During the July heatwave, I yielded to the badgering recommendation of a good friend and invited Cedric and Nick to join me in watching A Hidden Life. Sitting in the stifling heat in stunned silence after the film, we all agreed that it was a devastatingly beautiful work of art that would stay with us for the rest of our lives.
A Hidden Life takes its title from George Eliot’s Middlemarch: …for the growing good of the world is partly dependent on unhistoric acts; and that things are not so ill with you and me as they might have been, is half owing to the number who lived faithfully a hidden life, and rest in unvisited tombs. Eliot in turn derived the phrase from St Paul’s Letter to the Colossians: Set your minds on the things that are above, not on the things that are on earth, for you have died, and your life is hidden with Christ in God (Colossians 3:2). Both Eliot and St Paul are saying that being a disciple of Christ is not merely about “being nice”; it ushers in a new life and transforms us, calling us to live not for fame or recognition, but for God. Encountering Christ and living in his light means that while we have a duty to share that light with others, we also live a ‘hidden life’ with him that is often contrary to the life that the world tells us we ought to live.
Without resorting to dialogue, Diehl conveys untapped reservoirs of doubt and torment over what his principles mean for his family. When, in the second half, Malick leans into the Christ parallels in the story, Diehl always keeps Franz human and grounded. Empire
The film follows the extraordinary choice made by Blessed Franz Jägerstätter as a result of this ‘hidden life’ with Christ. Franz was an Austrian farmer who worked the land in the small village of St Radegund to support his wife Franziska (or Fani) and their three daughters. When war broke out, Franz refused to swear allegiance to Hitler or fight for him, and as a result was arrested, imprisoned, and eventually executed. His family faced hardship without him, both because they had lost a husband and a father and because the villagers saw Franz as a traitor and refused to help his family. Scenes are cut between Franz’ imprisonment and Fani’s constant struggle on the farm, narrated by their letters to each other. Their love for God and each other is the burning link between Franz’ bleak, solitary cell and the sublimity of the mountainside farm in St Radegund. A question asked repeatedly throughout the film is, ‘what is the point of Franz’ refusal to fight?’ Brought up before various officials, Franz is repeatedly asked what he thinks he will achieve by objecting to the Nazi regime.
Fani’s sister, who lives with them, asks how he can desert his duty to his family, who are left helpless without him, for the sake of his principles. One memorable exchange occurs near the end of the film, when Franz is talking to a judge who, like Pontius Pilate, seems to have the inkling that the man in his charge is in fact just and should be set free. The judge asks, ‘do you judge me?’, a question Christians are often asked. Franz replies that he does not, and explains humbly, ‘I don’t know everything. A man may do wrong, and he can’t get out of it to make his life clear. Maybe he’d like to go back, but he can’t. But I have this feeling inside me, that I can’t do what I believe is wrong. The judge asks, ‘Do you have a right to do this?’, to which Franz replies, ‘Do I have a right not to?’ The “results” in an earthly sense of Franz’ refusal to co-operate with evil are beside the point.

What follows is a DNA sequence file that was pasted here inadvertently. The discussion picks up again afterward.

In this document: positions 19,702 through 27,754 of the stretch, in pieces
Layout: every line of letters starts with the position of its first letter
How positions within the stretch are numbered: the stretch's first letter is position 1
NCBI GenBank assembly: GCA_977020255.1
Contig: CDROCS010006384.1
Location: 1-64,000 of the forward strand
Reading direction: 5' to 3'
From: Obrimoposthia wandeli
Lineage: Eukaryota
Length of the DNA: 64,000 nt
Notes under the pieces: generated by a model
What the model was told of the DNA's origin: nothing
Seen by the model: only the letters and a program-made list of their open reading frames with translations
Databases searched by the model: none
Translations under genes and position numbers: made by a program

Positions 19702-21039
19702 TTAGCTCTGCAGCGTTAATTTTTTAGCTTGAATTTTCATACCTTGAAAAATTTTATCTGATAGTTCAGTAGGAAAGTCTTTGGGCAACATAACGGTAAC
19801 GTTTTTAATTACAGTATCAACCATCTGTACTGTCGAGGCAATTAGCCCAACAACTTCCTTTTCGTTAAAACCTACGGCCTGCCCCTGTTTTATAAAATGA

The right thing is the right thing; it is not necessarily helpful to think of what we will “achieve” by following our consciences, but simply to follow them. This radical choice is presented to us not always on the scale of the decision that Franz faces, but in the everyday fight within ourselves. As Eliot writes, faithfulness in things that seem, and often are, insignificant in a worldly sense, really does count for the flourishing of goodness in the world. Naturally, we were all in awe of this film, which was beautiful in every way possible. Every scene merited a closer look and immersed us in the Jägerstätter’s inner scenery.
But this is the filmmaker on sublime form, putting his artistry and obsessions at the service of something frighteningly relevant. Empire
The questions posed by this story are not comfortable ones, but they are necessary. Cedric and I were particularly moved by the love of husband and wife for each other, and their knowledge that their love for each other is a reflection of and a means to love God. Real love often looks more like crucifixion than a walk in a meadow, and A Hidden Life offers a stark reminder of the call to love, even unto death.